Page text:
A drug developed by Gilead Sciences and tested in an animal model at the Texas Biomedical Research Institute in San Antonio suppresses hepatitis B virus infection by stimulating the immune system and inducing loss of infected cells.
Hepatitis B virus (HBV) damages the liver, leading to cirrhosis and liver cancer. Liver cancer is the fifth most common cancer worldwide and the third most common cause of cancer death. According to the United States Centers for Disease Control and Prevention (CDC), up to 1.4 million Americans are chronically infected with HBV. The World Health Organization estimates that two billion people have been infected with the hepatitis B virus, resulting in more than 240 million people with chronic infections and 620,000 deaths every year.
In the study, researchers found that the immune modulator GS-9620, which targets a receptor on immune cells, reduced both the virus levels and the number of infected liver cells in chimpanzees chronically infected with hepatitis B virus. Chimpanzees are the only other species that can be infected by HBV so the results from this study were critical in moving the drug forward to human clinical trials.
Gilead researchers had previously demonstrated that the same therapy could induce a cure of hepatitis infection in woodchucks that were chronically infected with a virus similar to human HBV.
"This is an important proof-of-concept study demonstrating that the therapy stimulates the immune system to suppress the virus and eliminate infected liver cells," said co-author Robert E. Lanford, Ph.D., of Texas Biomed. "One of the key observations was that the therapy continued to suppress virus levels for months after therapy was stopped.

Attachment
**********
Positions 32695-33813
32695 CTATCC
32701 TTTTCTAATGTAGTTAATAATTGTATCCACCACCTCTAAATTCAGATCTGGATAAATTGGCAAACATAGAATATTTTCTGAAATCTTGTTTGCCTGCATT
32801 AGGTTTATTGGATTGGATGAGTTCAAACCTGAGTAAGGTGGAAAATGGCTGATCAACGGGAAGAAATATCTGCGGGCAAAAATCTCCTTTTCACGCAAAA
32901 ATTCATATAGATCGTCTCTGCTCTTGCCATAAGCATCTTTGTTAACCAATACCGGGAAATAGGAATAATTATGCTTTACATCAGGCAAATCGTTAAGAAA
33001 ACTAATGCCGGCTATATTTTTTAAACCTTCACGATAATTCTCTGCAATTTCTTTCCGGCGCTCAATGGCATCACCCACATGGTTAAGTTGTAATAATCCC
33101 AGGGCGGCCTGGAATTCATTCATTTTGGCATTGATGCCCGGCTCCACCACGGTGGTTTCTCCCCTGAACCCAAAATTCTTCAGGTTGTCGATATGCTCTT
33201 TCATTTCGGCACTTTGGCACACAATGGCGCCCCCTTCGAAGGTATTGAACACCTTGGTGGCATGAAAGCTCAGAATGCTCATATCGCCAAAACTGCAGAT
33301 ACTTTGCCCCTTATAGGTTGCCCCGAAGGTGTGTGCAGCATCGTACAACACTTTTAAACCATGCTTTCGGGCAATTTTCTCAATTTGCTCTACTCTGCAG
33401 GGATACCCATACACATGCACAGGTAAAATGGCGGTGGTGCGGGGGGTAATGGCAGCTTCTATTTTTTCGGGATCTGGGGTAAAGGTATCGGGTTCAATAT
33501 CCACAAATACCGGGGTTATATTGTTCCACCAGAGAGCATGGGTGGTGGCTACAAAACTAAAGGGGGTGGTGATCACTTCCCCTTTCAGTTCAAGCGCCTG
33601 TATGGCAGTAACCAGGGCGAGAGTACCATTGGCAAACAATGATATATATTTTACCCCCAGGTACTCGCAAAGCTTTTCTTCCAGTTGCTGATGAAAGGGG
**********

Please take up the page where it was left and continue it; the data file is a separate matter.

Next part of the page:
The current therapy for HBV infection targets the virus and works very well at suppressing viral replication and delaying progression of liver disease, but it is a lifelong therapy that does not provide a cure.
"This GS-9620 therapy represents the first conceptually new treatment for HBV in more than a decade, and combining it with the existing antiviral therapy could be transformative in dealing with this disease," stated Lanford.
The Gilead drug binds a receptor called Toll-Like Receptor 7 that is present in immune cells. The receptor normally recognizes invading viruses and triggers the immune system to suppress viral replication by the innate immune response and kill infected cells by the adaptive immune response, thus orchestrating both arms of the immune system.